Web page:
Tunisia’s presidential election: Who will be the new occupant of Carthage Palace?

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A Tunisian soldier stands guard as election commission workers unload ballot boxes from a military truck at a polling station in the city of Beja on November 22, 2014, on the eve of the presidential election. AFP/Fadel Senna

By: Hassan al-Eyadi

Published Saturday, November 22, 2014

On Sunday, Tunisia will hold landmark presidential elections unique in its modern history, marking the last constitutional requirement of the country’s democratic transition.

Sunday’s elections take place in the shadow of the results of the legislative elections in which the Nidaa Tunis (Call of Tunisia) Party won the majority of seats. The Islamist Ennahda Party has declared that it does not support any candidate. So the question is: will the leader of Nidaa Tunis Beji Caid Essebsi be the most likely occupant of the presidential palace, or will his main rival Moncef Marzouki delay the announcement of the new president’s name until the second round?

Tunis – On Sunday, the Tunisians will turn the page on the last chapter of the transitional phase that the country has lived under for the past three years. Five million voters will go to the polls to choose one of 22 presidential candidates, but the spotlight will be on the president of Nidaa Tunis Beji Caid Essebsi, interim President Moncef Marzouki, and leader of the Popular Front and spokesman of the Tunisian Workers' Party Hamma Hammami, to learn whether one of them will emerge victorious from the first round – by obtaining 50 percent plus one of the vote – or whether we will see a second round, which polls show would be fought between Essebsi and Marzouki.

Tunisian law stipulates that in the event no candidate obtains a majority of 50 percent plus one, a run-off round follows, in which only the top two candidates from the first round can compete.

The presidential elections follow the legislative elections held last month, in which Nidaa Tunis won a majority of seats. Meanwhile, the Islamist Ennahda Party has said it will not endorse any candidate, which puts Markouzi in a tough position if Ennahda adheres to this and does not divert votes to him in secret.

Some opinion polls have clearly shown that the competition will boil down to four candidates, president of Nidaa Tunis Beji Caid Essebsi, whom polls give the lead but not necessarily the ability to win a decisive majority in the first round; Markouzi; Hamma Hammami; and the Free Patriotic Union (UPL) candidate Slim Riahi.

Most projections have favored Moncef Marzouki to compete with Essebsi in the second round. Marzouki, who is fighting his campaign on the basis of ‘revolutionary’ legitimacy, has used the slogan, “We win, or we win,” and enjoys the backing of six parties. He is betting on winning in the run-off round, relying on the support of the largest number of Nidaa Tunis’ opponents he can mobilize. This is going to be tough to achieve, however, as Hamma Hammami has ruled out supporting or allying with Marzouki under any circumstances.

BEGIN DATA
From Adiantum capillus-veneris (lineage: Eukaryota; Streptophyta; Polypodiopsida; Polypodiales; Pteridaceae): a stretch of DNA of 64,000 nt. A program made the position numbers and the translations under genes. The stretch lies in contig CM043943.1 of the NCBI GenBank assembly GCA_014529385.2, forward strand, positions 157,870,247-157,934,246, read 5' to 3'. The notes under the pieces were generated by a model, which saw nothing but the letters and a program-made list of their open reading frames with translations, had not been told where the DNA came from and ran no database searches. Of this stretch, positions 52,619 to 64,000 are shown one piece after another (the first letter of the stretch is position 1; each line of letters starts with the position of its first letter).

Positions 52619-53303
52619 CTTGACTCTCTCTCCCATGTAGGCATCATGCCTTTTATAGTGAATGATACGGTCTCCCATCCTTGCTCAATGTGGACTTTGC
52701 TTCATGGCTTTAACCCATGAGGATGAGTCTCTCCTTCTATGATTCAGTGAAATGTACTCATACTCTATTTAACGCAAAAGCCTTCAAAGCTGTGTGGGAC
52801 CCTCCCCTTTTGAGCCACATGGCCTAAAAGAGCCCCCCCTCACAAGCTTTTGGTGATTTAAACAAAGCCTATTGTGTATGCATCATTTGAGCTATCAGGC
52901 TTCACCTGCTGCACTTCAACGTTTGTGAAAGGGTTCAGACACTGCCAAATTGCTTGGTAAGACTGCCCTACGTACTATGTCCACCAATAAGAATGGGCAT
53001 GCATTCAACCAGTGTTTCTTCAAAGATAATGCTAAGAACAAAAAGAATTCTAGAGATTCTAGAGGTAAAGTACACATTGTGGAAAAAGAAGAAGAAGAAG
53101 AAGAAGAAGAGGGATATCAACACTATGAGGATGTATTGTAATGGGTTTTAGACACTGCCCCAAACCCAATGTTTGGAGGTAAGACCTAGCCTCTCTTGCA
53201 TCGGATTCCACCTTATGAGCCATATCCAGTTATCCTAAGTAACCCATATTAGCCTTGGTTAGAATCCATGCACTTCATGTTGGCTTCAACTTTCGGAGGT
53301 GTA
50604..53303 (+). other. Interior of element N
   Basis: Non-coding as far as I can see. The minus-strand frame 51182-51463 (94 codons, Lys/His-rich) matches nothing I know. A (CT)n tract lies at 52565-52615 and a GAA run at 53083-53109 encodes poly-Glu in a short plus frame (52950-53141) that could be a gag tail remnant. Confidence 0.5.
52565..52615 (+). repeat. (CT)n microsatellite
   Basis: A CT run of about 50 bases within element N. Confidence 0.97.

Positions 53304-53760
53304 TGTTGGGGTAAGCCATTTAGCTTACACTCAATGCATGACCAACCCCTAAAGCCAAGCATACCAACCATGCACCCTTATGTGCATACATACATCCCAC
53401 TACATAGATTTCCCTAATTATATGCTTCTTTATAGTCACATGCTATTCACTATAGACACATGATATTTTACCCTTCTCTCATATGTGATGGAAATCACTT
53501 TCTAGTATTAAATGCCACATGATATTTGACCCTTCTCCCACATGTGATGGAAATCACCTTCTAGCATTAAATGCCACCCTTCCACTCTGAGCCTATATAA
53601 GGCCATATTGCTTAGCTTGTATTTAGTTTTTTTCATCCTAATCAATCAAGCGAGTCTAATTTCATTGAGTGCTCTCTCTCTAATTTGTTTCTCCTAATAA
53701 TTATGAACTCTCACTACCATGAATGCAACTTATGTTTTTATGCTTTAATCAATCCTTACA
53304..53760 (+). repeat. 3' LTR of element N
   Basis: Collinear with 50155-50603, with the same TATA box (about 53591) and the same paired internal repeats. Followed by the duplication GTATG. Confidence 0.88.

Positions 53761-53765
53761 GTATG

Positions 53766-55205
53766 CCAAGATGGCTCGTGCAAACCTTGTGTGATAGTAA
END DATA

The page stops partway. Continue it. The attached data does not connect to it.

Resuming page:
The interim president, who is fighting his campaign amid pledges to “deal with” the government of the old regime and defend the gains of the revolution, relies on leaders of the Salafi movements, and leaders of the Leagues for the Protection of the Tunisian Revolution, which are banned under the Tunisian law.

In contrast to Marzouki’s floundering campaign and his search for a strong alliance that backs him in the second round, Beji Caid Essebsi seems to be betting on the results of the legislative election through which his party guaranteed a majority in the next parliament. Essebsi is also betting on Ennahda’s popular base adhering to the leadership’s decision not to support any candidate, which would give the base the choice to vote for whomever they see fit; this will not be in the interest of the interim president.

Among the factors that give Essebsi an advantage is the decline in the role of young people in the elections and the high number of boycotters as a result of the frustration and disappointment felt towards the politicians, three years after the revolution that was led by young people under slogans of dignity and freedom.

The second factor is the high proportion of older age groups (middle aged and elderly) participating in the elections.

Essebsi is trying to woo the leadership and supporters of Ennahda to vote in his favor, and has not ruled out an alliance with the movement in the next government.

Essebsi has countered the campaign of his main rival Moncef Marzouki, by focusing his campaign on security and the “maintenance of the Tunisian societal model.” He has used these issues to attack Marzouki, an ally of the Islamists in Ennahda in the past three years, during which Tunisia has come under attack from radical Islamists targeting the long-standing manifestations of modernity in Tunisia.

About 400,000 Tunisian voters residing outside the country began to cast their ballots on Friday, and will continue to vote until Sunday in more than 400 polling stations around the world.

In the meantime, the electoral commission in Tunisia declared on Friday as well that Nidaa Tunis had obtained 86 seats out of 217 according to the final results of the general election held on 26 October, while Ennahda came second with 69 seats.

The Free Patriotic Union (UPL) founded by businessman Slim Riahi came third with 16 seats, followed by the Popular Front (an alliance of more than 10 radical leftist parties) with 15 seats.

This article is an edited translation from the Arabic Edition.


Perhaps Al Akhbar's editorial position on this issue is evident in the choice of photograph: showing the soldier with the Austrian-manufactured Steyr assault rifle.
Whoever wins, the West wins.
Is that democracy?
Is that progress?
Is that rational?
Is it tolerable?

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